Interreligious Theology internationally discussed

Religious Studies Scholar Schmidt-Leukel at the Minzu University in Beijing

Prof. Dr. Perry Schmidt-Leukel
Prof. Dr. Perry Schmidt-Leukel
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The new theories of religious diversity of the scholar of religious studies Prof. Dr. Perry Schmidt-Leukel from the Cluster of Excellence “Religion and Politics” attract interest from researchers in China. The Minzu University of China in Beijing has invited the scholar to present his fractal interpretation of religious diversity in a series of academic events from 9 – 21 October and to discuss it together with Chinese scholars. The scholar of religious studies and theologian will also demonstrate how his theory applies to the relation between Buddhism and Christianity.

Five Chinese professors – religious studies scholars and specialists on Buddhism and Christianity – will comment on Schmidt-Leukel’s theories during several colloquia. Subsequently, the proceedings of the colloquia will be published together the deliberations of Perry Schmidt-Leukel in the Chinese “Journal of Comparative Scripture”. During his stay at Minzu University there will also be a presentation of the recent Chinese translation of Schmidt-Leukel’s monograph “Transformation by Integration”, which deals with the impact of inter-faith encounter and central questions of interreligious theology.

Professor Schmidt-Leukel developed his “fractal theory of religious diversity” by drawing on the fractal theory of the mathematician Benoît Mandelbrot (1924-2010) according to which numerous objects in inorganic and organic nature, such as coast-lines, ferns or cauliflower, are composed of smaller copies of its overall structure. Schmidt-Leukel argues that something similar can also be observed in religious diversity. That is, the global diversity of religions replicates, to some extent, as the diversity that is found within each of the major religious traditions. “The foreign religion and the religious other are therefore less foreign than one might initially assume”, emphasizes Schmidt-Leukel. “The new theory offers an alternative to the widespread theory of the religions’ incommensurability.” However, their similarity is of a different nature.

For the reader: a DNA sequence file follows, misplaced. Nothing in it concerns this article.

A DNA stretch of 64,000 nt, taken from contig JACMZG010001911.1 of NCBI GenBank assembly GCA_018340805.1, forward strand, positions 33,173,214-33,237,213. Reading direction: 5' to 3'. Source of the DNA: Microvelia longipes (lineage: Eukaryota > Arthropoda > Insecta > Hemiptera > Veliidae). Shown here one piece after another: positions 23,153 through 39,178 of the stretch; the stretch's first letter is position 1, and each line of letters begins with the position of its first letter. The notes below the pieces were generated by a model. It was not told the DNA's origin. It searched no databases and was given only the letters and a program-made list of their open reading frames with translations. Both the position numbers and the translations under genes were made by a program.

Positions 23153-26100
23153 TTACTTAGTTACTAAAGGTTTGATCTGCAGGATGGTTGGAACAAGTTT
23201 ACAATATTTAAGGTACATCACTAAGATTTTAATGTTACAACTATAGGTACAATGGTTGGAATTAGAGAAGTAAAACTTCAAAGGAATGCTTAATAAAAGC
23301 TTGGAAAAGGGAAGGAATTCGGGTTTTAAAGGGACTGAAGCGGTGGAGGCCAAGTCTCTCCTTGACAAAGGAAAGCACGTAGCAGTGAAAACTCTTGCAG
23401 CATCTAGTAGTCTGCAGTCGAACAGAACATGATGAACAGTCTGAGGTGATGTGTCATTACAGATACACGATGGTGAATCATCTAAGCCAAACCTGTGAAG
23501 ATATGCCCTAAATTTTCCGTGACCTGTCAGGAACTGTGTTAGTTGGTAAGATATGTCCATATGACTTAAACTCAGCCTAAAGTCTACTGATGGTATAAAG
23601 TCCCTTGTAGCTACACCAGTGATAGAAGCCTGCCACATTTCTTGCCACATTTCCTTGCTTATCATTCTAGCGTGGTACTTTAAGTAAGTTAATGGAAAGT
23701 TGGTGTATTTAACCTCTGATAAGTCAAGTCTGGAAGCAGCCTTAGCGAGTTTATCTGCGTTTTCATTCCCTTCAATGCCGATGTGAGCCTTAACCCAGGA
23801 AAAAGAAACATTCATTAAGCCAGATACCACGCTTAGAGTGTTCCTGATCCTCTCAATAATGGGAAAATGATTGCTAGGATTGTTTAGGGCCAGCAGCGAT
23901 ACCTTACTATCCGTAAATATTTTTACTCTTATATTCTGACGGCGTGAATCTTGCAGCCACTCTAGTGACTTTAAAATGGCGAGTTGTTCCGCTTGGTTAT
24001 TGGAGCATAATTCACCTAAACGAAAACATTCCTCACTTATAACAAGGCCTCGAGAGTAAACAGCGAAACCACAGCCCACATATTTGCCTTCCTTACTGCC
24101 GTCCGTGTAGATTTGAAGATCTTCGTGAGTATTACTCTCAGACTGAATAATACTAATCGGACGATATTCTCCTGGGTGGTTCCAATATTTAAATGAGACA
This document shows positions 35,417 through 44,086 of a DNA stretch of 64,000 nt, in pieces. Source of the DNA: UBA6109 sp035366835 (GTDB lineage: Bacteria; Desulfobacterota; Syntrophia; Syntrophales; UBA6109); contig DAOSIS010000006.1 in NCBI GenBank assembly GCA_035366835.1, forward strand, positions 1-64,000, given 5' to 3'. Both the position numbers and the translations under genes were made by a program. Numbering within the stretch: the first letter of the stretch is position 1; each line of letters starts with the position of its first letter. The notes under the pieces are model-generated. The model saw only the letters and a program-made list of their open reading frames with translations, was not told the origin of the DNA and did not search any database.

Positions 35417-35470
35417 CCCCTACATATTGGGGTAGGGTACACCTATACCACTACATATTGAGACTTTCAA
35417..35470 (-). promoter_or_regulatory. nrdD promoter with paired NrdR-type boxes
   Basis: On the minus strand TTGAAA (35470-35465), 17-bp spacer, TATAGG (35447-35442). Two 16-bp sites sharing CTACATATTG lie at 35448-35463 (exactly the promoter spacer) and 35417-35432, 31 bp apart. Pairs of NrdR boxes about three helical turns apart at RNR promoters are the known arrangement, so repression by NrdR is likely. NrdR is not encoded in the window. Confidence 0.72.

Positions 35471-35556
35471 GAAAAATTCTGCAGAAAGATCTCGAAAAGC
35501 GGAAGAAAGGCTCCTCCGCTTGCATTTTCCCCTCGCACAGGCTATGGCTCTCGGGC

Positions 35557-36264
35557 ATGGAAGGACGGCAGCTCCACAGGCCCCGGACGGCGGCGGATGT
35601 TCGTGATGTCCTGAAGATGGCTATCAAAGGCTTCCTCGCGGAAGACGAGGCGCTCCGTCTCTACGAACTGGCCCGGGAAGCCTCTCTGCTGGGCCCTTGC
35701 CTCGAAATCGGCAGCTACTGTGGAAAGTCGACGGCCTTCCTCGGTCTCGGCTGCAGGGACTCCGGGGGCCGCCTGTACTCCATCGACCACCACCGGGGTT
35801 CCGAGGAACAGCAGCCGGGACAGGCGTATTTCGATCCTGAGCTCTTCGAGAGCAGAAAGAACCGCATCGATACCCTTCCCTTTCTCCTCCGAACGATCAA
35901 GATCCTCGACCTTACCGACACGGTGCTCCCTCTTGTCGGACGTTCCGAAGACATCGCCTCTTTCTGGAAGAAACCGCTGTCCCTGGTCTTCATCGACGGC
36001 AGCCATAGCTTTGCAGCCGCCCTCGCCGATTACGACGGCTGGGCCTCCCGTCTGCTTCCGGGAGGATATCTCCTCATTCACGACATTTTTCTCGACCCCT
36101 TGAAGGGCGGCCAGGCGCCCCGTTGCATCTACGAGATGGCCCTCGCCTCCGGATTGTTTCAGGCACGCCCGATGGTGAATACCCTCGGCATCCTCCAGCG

“Religions resemble each other in their internal diversity”

Schmidt-Leukel presented his theory of religious diversity originally in 2015 when he gave the renowned Gifford-Lectures at the University of Glasgow. An extended version of these lectures has been published in 2017 as “Religious Pluralism and Interreligious Theology” with Orbis Books, New York. The book is currently translated into Chinese and the Chinese edition is due to appear in 2018. “According to my theory,” Schmidt-Leukel says, “religions such as Christianity, Islam, Hinduism or Buddhism resemble each other more than it usually assumed. But they do so in a different way: They resemble each other in view of their internal diversity.” Interreligious theological discourse often produces issues and questions which are also known from the theological tradition of one’s own religion. But through interreligious exchange they appear in a fresh light. According to Schmidt-Leukel, the fractal interpretation of religious diversity meets in China with particular interest because it corresponds in some respects with classical Chinese notions of religious diversity. The traditional symbol of Yin and Yang and its philosophy exhibit a fractal structure in that each of the two principles is also contained in the other one, so that the polarity replicates at a smaller level.

During his academic stay at the Minzu University there will also be a book-launch of the recent Chinese translation of Schmidt-Leukel’s monograph „Transformation by Integration. How Inter-faith Encounter Changes Christianity“. According to Schmidt-Leukel, the present encounter between the religions is, on the one hand, marked by confrontation, but, on the other hand, it also shows signs of reciprocal interpenetration. More and more people borrow insights and practices from other religious traditions for their own spiritual life, thereby developing “multireligious identies”. In China, as Schmidt-Leukel points out, this phenomenon has a very long tradition. In his book he focusses on the theological problems raised by this development. (exc/ill)